BEIRUT — Opposition figures in Syria accused the United Nations on Thursday of acquiescing to the Syrian government’s practice of denying food and medicine to tens of thousands of people in besieged areas.
In an open letter addressed to Stephen O’Brien, the U.N. undersecretary for humanitarian affairs, 112 Syrian civil society activists accused the world body of “complicity” in government-
imposed blockades that violate the laws of war.
The criticism highlights the complexity of delivering humanitarian aid in such a messy war, which involves sieges imposed by forces loyal to Syrian President Bashar al-Assad and by his opposition in multiple areas.
The letter comes two days after desperately needed food convoys enabled by a U.N.-backed agreement reached Madaya, an opposition-held town blockaded by pro-Assad forces. The letter was released ahead of U.N.-supported peace talks between the government and opposition that are scheduled to start Jan. 25.
In an email, Jens Laerke, deputy spokesman for the U.N. Office for the Coordination of Humanitarian Affairs, said U.N. officials have repeatedly voiced concern for people living in besieged areas. He said that despite repeated requests by U.N. agencies to deliver “lifesaving” aid, parties on both sides of the conflict have often “failed to respond positively.”
The United Nations said this month that just 10 percent of requests made by its agencies to dispatch aid convoys to besieged or hard-to-reach areas in Syria received approval last year.
Another U.N. official involved in the humanitarian effort in Syria said it would be dangerous in such a violent conflict zone to attempt to deliver aid without government consent. Otherwise, aid convoys would face an elevated risk of attack, said the official, who spoke on the condition of anonymity because of a lack of authorization.
In the letter, the activists, who include doctors, teachers and emergency responders, describe U.N. agencies as being too willing to seek permission from the Assad government to deliver relief. The activists note that international law and a 2014 U.N. Security Council resolution oblige all warring parties not to disrupt the delivery of humanitarian aid.
“By allowing the [Assad] regime to veto aid to civilians in areas outside its control, you have allowed the U.N. to become a political tool of the war,” the letter said, adding that international humanitarian aid readily flows to government-held territory.
The letter — compiled and distributed with the help of the Syria Campaign, an activist group critical of Assad — said that U.N. staff members in Damascus, the Syrian capital, “are either too close to the regime or too scared of having their visas revoked by the same powers that are besieging us.”
An estimated 400,000 people in Syria are living in areas under siege by government and opposition forces, a long-running issue in the nearly five-year-old crisis that has led to more than 250,000 deaths.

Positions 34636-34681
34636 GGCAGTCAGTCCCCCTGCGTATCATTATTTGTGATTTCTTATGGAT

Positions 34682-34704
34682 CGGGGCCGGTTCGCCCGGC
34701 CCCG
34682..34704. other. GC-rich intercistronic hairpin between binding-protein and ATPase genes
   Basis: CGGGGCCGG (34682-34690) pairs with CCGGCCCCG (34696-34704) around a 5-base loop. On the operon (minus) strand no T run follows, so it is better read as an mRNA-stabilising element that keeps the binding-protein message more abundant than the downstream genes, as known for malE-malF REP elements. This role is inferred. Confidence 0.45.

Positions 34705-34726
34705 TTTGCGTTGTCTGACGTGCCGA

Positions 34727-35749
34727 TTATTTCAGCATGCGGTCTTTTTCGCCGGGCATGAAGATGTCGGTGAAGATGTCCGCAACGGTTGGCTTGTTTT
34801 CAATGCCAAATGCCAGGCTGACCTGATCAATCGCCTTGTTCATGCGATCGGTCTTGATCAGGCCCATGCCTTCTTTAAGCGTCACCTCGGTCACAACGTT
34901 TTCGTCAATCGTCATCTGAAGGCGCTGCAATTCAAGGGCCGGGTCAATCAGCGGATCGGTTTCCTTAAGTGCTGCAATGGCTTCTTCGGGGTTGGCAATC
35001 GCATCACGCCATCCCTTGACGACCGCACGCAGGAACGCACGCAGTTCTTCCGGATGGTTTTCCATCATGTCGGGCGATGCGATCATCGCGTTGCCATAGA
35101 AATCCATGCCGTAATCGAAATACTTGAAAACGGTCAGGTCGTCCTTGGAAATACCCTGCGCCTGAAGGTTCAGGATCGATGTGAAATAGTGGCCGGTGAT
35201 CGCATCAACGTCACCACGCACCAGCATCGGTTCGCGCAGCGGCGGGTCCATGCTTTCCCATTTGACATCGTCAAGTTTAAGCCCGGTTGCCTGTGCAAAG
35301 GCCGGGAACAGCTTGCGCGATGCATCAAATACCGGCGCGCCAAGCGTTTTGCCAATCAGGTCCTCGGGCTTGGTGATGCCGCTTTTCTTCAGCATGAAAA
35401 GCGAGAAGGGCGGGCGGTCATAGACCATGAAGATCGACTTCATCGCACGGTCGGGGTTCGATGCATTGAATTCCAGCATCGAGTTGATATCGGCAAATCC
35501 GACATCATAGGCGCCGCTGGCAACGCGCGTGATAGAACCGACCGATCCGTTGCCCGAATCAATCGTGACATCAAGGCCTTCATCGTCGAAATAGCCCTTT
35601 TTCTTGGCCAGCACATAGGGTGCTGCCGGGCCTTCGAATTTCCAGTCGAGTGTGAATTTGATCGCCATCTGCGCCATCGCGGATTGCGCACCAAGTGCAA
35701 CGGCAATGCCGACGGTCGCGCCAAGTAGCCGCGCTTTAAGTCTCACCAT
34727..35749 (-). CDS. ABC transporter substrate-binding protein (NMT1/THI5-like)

The Islamic State militant group is surrounding about 200,000 people in the Deir al-Zour area of eastern Syria. And just a few miles from Assad’s seat of power in Damascus, his forces have maintained a years-long blockade on the rebel-held suburbs of Eastern Ghouta, where tens of thousands of people live. The area has also been regularly carpet-bombed.
On Wednesday, a number of influential rebel groups refused to participate in this month’s peace talks in Geneva unless the Assad government allows humanitarian aid into areas besieged by its forces.
Attention recently has centered on the siege of Madaya, which is near the border with Lebanon and had been cut off from food and medicine by government forces since the summer.
On Monday, a U.N.-backed agreement involving the Assad government allowed for a convoy carrying food and medicine to reach the more than 20,000 people in the town. Aid officials expressed alarm at the extent of starvation suffered by residents of Madaya.
Majed Abo Ali, a spokesman for the Unified Medical Office of Eastern Ghouta, a Syrian nongovernmental organization, said that Thursday’s letter to the United Nations signals mounting frustration in areas cut off by government forces.
In particular, he noted, recent U.N. efforts to help broker cease-fire deals in government-besieged areas, such as the city of Homs, have fostered suspicion among residents. Those cease-fires are commonly known in rebel areas as “surrender or starve” agreements: If rebels do not surrender to government forces or flee the area, they and their families generally must resist while being cut off from food.
“The U.N. has tools to pressure the government, but it’s not using them, and people are starving as a result,” said Abo Ali, whose organization is a signatory to the letter.